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Sphere mass vs. surface area

Sphere mass vs. surface area - Physics Forum

Sphere mass vs. surface area - Physics Forum. Discuss and ask physics questions, kinematics and other physics problems.


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  #1  
Old 10-12-2007, 11:48 PM
Ernie Sty
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Default Sphere mass vs. surface area



If you have two spheres, one of them has a mass of 100 and a surface area of
100, and the other one has a surface area that is 70% less than the first
and has the same density, how much mass will the second sphere have?

I'm looking into this hypothesis (for fun ONLY) that when all the continents
were together, they made up the entire surface of the earth, and their
splitting and drifting apart was caused as the earth somehow expanded.
Please don't feel the need to debunk that theory, I'm taking it with a grain
of salt. I just want to figure out how much the earth has increased in mass
if that hypothesis is true and if the density has remained constant, but I
don't know how.


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  #2  
Old 10-13-2007, 12:21 AM
OG
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Default Sphere mass vs. surface area


"Ernie Sty" <[Only registered users see links. ]> wrote in message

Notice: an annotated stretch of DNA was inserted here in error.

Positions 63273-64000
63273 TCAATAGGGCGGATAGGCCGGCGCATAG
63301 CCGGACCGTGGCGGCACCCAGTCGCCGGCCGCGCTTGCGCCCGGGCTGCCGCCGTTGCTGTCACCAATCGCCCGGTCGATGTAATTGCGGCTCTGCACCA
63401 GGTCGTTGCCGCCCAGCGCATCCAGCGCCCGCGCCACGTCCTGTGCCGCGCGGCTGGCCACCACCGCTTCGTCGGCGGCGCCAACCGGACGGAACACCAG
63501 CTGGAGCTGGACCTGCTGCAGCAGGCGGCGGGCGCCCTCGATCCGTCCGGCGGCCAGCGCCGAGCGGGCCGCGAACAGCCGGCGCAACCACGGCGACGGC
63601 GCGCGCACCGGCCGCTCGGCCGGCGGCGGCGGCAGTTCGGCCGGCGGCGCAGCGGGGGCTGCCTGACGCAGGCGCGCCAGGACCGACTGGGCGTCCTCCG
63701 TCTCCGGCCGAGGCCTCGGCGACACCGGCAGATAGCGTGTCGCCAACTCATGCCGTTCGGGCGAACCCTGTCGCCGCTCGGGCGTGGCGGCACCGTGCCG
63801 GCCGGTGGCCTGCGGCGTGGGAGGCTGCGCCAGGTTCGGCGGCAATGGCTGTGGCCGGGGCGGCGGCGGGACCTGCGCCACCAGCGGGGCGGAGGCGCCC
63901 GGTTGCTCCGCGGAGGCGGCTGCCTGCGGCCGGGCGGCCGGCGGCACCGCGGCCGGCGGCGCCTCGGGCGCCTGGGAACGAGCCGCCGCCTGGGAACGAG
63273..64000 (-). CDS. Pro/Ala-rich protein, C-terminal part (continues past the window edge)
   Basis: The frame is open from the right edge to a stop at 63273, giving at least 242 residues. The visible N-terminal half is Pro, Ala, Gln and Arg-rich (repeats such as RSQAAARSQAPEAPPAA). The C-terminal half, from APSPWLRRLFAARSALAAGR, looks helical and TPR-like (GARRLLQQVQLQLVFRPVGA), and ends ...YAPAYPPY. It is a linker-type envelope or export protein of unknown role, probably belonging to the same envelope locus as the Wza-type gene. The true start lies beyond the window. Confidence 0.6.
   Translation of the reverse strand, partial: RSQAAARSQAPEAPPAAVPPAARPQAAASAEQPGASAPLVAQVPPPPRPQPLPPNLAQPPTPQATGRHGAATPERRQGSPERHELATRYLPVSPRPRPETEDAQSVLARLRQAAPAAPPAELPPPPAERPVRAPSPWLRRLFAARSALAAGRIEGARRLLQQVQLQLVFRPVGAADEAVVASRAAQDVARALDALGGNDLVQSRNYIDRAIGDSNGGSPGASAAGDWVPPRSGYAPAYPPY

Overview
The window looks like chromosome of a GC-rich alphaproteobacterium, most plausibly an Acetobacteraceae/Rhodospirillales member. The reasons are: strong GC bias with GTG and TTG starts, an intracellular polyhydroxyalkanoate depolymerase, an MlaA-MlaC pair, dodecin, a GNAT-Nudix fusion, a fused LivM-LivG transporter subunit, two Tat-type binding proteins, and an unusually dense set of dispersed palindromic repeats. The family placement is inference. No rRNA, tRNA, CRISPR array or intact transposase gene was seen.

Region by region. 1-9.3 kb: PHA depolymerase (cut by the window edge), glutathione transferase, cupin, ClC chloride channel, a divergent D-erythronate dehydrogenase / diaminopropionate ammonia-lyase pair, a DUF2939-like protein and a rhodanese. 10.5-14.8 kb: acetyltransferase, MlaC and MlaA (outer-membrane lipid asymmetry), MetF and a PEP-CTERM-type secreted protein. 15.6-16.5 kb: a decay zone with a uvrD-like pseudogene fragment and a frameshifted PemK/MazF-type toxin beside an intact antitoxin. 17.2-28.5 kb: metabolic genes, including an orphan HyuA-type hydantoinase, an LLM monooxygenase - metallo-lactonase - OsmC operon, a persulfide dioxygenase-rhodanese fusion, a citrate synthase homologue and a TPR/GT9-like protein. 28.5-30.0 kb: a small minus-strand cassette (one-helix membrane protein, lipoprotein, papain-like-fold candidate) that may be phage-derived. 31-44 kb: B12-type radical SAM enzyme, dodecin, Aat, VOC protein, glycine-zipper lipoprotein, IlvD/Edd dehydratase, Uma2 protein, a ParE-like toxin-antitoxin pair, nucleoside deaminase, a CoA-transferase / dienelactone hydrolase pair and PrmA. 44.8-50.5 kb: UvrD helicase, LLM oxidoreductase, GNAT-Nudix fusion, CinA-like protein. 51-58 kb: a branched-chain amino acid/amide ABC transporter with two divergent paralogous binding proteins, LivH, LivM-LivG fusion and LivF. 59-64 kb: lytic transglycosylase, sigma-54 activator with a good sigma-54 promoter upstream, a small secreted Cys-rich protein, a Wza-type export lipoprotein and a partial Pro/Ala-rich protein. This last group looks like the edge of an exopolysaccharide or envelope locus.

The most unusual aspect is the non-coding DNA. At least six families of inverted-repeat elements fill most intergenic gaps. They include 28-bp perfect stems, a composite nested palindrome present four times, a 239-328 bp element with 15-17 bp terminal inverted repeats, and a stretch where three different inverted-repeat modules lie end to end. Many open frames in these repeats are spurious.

news:[Only registered users see links. ] ...

OK, start with the maths

Area of sphere = 4 * pi * R^2

Volume of sphere = 4/3 * pi * R^3


Calculate the radius for 2 cases, when the area is 1 and when the area is
0.3

Then calculate the volume for both cases..

Assume the same density for both, and calculate the mass for both cases.









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  #3  
Old 10-13-2007, 12:21 AM
OG
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Default Sphere mass vs. surface area


"Ernie Sty" <[Only registered users see links. ]> wrote in message
news:[Only registered users see links. ] ...

OK, start with the maths

Area of sphere = 4 * pi * R^2

Volume of sphere = 4/3 * pi * R^3


Calculate the radius for 2 cases, when the area is 1 and when the area is
0.3

Then calculate the volume for both cases..

Assume the same density for both, and calculate the mass for both cases.









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  #4